In my first days at Georgetown, after spending my first two years of college at Tulane University, I felt handicapped and out of place. The fact that I was uprooted not by any major event but by my own choice made these feelings only more intense and troubling.
While these are feelings not unknown to most college students, being a transfer instills an unconscious urgency; the knowledge that your time here will be shorter than everyone else’s often creeps into the back of your mind. It wasn’t until much later that I realized I needed to be hit with this proverbial pile of emotional bricks to understand what my Georgetown experience would truly be about.
Georgetown is a school of traditions. While the same can be said of many other universities, there is undeniably a distinct emphasis on those moments where you begin to feel “like a Hoya.” Your first picture on John Carroll’s lap, your first Homecoming Weekend, basketball games, Tombs nights — these rites of passage are a quintessential part of the Georgetown experience.
But with these events comes an understanding of the tradition that is Georgetown as an institution, an understanding that I lacked when I first walked onto campus.
Transfers, by nature, come to Georgetown with a unique perspective, having already had at least a year of college under their belt; some applied to Georgetown their first time around, many did not. Not having that understanding made me feel marginalized, like my Georgetown experience would always be missing those key parts that so many people around me had under their belts. It was not until I began talking with my fellow transfer friends that I began to understand not only why this disconnect existed, but why it is actually the best thing about my Georgetown experience.
The transfer community at Georgetown encompasses a remarkably diverse group of people in their experiences and viewpoints. For its part, this university does a great job of trying to understand the needs and struggles unique to transfers, but no support system is greater than fellow transfers who go through so many of the same challenges and roadblocks.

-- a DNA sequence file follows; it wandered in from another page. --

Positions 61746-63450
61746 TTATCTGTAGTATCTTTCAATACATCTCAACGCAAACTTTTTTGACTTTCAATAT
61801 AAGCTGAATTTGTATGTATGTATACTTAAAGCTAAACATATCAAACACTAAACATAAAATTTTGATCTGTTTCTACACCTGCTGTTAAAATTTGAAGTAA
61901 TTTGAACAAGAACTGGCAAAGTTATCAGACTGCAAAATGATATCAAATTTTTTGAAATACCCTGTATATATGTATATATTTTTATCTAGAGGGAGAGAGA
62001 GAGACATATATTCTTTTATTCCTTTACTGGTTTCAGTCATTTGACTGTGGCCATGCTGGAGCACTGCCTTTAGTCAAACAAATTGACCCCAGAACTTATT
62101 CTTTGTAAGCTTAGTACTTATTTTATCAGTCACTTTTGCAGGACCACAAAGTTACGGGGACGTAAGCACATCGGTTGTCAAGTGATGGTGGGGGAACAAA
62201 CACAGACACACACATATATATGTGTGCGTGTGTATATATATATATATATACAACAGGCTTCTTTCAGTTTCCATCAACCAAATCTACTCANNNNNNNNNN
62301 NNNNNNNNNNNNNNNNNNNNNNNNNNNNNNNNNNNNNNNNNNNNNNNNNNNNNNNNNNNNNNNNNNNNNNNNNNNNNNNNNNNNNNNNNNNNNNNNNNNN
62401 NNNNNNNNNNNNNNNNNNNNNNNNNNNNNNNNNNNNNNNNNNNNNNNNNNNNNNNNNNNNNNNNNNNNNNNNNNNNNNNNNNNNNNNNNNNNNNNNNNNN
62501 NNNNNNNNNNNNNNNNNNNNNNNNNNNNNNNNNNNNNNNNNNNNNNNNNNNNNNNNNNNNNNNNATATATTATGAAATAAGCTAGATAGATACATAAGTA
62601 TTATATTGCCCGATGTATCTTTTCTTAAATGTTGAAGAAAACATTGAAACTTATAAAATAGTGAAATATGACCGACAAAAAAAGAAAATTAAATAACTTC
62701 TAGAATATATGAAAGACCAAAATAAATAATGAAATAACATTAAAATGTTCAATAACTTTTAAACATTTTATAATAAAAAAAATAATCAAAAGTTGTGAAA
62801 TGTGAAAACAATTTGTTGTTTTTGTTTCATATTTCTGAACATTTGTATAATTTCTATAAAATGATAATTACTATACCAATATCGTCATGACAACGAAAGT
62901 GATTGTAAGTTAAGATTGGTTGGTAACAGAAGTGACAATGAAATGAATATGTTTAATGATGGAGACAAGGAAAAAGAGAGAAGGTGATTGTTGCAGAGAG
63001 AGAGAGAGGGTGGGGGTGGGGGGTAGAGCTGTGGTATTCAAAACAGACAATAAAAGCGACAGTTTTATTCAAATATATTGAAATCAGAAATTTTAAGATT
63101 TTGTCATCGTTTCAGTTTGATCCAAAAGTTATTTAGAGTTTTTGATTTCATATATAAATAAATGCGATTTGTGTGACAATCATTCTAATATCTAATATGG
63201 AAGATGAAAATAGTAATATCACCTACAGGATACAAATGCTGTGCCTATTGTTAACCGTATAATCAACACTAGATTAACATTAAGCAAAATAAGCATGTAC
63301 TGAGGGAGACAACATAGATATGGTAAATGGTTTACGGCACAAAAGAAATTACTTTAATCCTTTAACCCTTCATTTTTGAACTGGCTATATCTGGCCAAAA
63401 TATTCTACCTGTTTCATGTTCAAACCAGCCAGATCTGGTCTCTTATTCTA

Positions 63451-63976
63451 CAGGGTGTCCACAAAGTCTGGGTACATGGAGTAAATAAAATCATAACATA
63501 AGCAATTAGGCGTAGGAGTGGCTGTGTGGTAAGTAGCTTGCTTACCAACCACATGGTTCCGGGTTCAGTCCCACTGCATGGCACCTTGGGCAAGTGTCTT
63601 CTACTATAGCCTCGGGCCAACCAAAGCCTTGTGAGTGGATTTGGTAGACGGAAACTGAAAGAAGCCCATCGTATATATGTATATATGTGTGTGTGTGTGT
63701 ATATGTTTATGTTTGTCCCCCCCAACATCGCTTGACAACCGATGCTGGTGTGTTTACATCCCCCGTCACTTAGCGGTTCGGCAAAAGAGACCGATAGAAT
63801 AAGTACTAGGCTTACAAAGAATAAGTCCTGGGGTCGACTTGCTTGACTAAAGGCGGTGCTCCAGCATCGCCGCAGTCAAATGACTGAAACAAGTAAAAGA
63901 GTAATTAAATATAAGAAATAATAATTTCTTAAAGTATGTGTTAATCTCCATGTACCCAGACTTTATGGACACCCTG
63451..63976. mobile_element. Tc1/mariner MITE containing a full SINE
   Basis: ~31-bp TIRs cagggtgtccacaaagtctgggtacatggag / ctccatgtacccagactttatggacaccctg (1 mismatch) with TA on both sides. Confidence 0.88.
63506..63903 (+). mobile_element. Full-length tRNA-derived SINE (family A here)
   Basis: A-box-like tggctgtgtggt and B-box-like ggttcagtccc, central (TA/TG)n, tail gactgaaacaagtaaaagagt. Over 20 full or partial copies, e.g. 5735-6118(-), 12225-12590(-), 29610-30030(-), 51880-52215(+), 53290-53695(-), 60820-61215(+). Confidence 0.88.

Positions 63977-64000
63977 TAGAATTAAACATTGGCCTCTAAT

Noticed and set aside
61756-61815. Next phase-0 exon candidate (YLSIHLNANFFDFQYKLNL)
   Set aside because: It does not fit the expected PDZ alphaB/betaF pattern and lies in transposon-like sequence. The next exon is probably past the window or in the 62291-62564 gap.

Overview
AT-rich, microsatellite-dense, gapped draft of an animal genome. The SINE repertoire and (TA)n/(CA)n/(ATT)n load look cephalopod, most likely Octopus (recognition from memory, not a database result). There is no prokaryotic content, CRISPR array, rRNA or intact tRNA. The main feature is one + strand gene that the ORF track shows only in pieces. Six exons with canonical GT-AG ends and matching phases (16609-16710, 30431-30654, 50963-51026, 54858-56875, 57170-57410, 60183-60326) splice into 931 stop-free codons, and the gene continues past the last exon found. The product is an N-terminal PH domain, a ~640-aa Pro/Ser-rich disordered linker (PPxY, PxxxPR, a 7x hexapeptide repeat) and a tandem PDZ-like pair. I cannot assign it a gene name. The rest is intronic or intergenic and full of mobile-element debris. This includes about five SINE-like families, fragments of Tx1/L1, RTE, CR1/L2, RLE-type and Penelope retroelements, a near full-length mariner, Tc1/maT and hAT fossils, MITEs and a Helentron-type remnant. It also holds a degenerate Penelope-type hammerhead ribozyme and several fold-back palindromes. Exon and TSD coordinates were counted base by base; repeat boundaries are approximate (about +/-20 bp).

This community gave strength and confidence at a time when I felt that I truly did not belong. Soon enough, being a transfer didn’t feel like a handicap to me, but rather a mutual bond that made me understand the power of shared experiences.
I began to notice that even though I felt awkward or out of place when yet another Georgetown tradition was simply an unknown phrase, it opened up a door for me to share my experiences even outside of the transfer community. Friends who were not transfers were curious about my story, my experience, and they were eager to hear the things I had not yet experienced. The label of transfer ceased to be a burden and become just part of my own unique Georgetown experience.
All transfers at Georgetown, no matter when in their time on the Hilltop, have moments that remind them that their experiences are different. Sometimes these moments make us laugh, sometimes they make us feel uncomfortable and sometimes they even make us feel that we do not belong. But at least in my experience, embracing these differences has led me to some of my best friends and best moments of my life.
It’s also led to one of my favorite traditions of giving the name of my old freshman dorm at Tulane alongside New South, Darnall, Harbin and VCW as my freshman dorm and watching intense confusion ensue as my friends rack their brains as to why they have no memory of that building ever being on campus.
Not all transfers have this inclination to embrace the uniqueness of their experience — an inclination I completely understand. But to my fellow transfers that feel their standing as Georgetown students is somehow even remotely diminished, I say that your experience is no less quintessentially Georgetown than any other.
Transferring into Georgetown has become my own tradition, right alongside my first walk down the Exorcist Steps and my forehead stamp at The Tombs. Only having two years on the Hilltop may seem to many like a terrible punishment, but for me it has been an unexpected blessing. At the end of my two years here I know that while I will have been constantly challenged, I will have also been constantly supported by my friends, family and fellow Hoyas every step of the way.
But if all else fails, I always have this simple fact to remind me that being a transfer at Georgetown must really not be that bad — Bradley Cooper was also a transfer. All I have to do now is sit back and wait for those Oscar nominations to come rolling in.
Johnny Verhovek is a senior in the College. He is member of The Hoya’s Editorial Board.